Observational Value Drawings

It was so nice to be back in class this week and working with the Teens on creating Observational Value Drawings.


We practiced observational still life drawing – drawing from real life set ups using measuring techniques. I started by letting the students pick the objects they wanted to draw and setting up their own still life’s.  The only requirement was that half of the object be in the light and half in the shadow.


Working on tinted paper, we used charcoal and followed these steps to create a value drawing:

  1. Use tinted paper and draw big rough shapes.   Check accuracy with:
    1. Negative Space
    2. Horizontal Lines
    3. Symmetry
    4. Diagonals
    5. Verticals
  2. Lightly apply vine charcoal to entire drawing – holding the vine charcoal on its side color over entire drawing.
  3. Create a 2-value drawing – squint and erase all large light areas.
  4. Squint and color in darkest darks.
  5. Adjust middle values drawing into image using your kneaded eraser. Readjust the lights and darks as you work on the middle values.
  6. Pick your focal point and emphasize with higher contrast, sharper edges and more detail.
  7. Lastly apply the highlights, (lightest lights) with white Conte crayon. Note that highlights will follow the form of the object.


It was the first time that many of the students had drawn from “real life” and worked with charcoal. They did a great job! Here is a look at their work.



Painting with Glass Frit

As our last glass project, some of the Teen and Adult students made these lovely Glass Frit paintings.  I just love these!  Some of them I took to a full fuse, others I did a custom fuse so the frit could retain some of the texture.  I thought they turned out beautifully and look so pretty with the light shining through.  We will be doing more of this for sure!




Full Fusion Glass Tiles and Bowls

After our introduction to glass fusion through the making of frames, students in the Teen and Adult Classes were given the opportunity to continue their experimentation with glass by completing a full fusion glass project.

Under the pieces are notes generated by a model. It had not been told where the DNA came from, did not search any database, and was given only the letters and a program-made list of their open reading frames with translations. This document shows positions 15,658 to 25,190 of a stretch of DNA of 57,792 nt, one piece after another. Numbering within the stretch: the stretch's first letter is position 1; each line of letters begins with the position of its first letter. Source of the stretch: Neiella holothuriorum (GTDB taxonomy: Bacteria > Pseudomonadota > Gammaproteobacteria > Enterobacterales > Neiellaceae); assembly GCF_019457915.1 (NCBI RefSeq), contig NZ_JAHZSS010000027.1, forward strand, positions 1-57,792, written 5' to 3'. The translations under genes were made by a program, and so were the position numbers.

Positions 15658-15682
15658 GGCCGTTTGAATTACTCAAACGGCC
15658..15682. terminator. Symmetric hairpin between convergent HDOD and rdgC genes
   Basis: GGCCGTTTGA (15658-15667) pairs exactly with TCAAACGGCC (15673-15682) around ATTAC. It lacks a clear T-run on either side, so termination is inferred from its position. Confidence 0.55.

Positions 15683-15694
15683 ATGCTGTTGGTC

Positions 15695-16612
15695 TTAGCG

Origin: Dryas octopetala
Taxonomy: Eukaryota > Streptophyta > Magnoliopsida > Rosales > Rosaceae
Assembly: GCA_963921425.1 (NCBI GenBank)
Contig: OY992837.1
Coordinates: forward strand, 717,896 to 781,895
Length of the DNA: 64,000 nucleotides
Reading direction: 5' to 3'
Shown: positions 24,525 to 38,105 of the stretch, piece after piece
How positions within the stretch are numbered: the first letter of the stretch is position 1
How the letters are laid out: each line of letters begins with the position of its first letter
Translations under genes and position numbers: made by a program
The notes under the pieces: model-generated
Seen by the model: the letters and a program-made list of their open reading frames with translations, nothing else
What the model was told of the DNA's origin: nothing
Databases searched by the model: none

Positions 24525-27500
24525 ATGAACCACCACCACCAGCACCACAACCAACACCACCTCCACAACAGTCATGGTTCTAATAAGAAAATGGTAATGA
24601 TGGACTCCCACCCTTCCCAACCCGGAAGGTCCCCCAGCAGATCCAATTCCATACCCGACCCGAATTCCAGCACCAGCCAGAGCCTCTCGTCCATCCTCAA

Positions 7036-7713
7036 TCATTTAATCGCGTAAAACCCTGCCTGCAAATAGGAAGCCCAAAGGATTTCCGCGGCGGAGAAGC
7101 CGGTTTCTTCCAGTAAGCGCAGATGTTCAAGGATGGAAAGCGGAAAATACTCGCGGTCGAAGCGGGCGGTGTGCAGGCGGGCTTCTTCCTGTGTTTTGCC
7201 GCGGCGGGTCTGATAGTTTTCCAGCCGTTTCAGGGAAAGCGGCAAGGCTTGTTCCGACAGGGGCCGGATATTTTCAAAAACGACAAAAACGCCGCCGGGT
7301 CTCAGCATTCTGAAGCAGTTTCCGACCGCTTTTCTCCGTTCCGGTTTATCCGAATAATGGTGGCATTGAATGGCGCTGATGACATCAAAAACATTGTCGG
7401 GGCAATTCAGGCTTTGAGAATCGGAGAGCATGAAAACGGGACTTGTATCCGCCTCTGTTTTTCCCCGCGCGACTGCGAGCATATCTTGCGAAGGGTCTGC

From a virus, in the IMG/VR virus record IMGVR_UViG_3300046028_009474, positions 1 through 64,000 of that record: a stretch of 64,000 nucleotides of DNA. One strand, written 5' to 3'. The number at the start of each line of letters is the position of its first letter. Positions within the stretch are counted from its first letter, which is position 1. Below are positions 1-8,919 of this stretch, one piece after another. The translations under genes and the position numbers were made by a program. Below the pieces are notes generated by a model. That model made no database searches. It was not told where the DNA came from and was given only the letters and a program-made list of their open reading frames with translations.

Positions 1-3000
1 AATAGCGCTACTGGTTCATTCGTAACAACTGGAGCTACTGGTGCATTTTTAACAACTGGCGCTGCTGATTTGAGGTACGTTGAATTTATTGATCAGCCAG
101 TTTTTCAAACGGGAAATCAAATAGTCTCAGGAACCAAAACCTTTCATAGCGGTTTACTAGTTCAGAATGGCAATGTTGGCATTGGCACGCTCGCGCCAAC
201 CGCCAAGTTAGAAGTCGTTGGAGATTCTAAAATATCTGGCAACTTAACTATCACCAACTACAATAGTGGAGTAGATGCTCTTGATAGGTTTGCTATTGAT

Design Basics for a Full Fuse

A Full Fuse  results in a finished piece that is smooth on top with rounded edges.

  • Design Up (on top of the glass) or Design Down (under the glass).

Design Up: Compose on top of a solid piece of glass.designup

Lines will be soft and irregular because some glass colors flow sooner than others.






Design Down: Design with colored pieces on the kiln shelf and cover with a solid layer of clear sheet glass. designdownThe cap will hold the seams in the bottom layer together during firing resulting in crisp lines.




Photo from Bullseye Glass.

  • 6 mm rule – Fused glass will retain a thickness of 6 mm. To retain the shape use a thickness of 6 mm or two layers of 3 mm.

If thinner, surface tension will cause the glass to pull in towards the 6 mm mark leaving a thick edge.

If thicker, it will flow outward to flatten to 6 mm unless it is constrained by dams.

Adding decorative glass on top of a 6 mm base lets you expand design options but if too much is added or it is too close to the edge, it may flow out and distort the edge of the piece.

To avoid this, keep added material ¾ inch from the perimeter.

  • Avoiding Bubbles

Some bubbles are a natural part of glass fusion. Large bubbles can be distracting. Avoid them by always layering the glass smooth side up, work with full layers of glass and allow pathways for air to escape.

Here is a look at some of the tiles created in class:












A few of the students chose to have their tiles slumped into bowls.  Here is a look at a few of the bowls: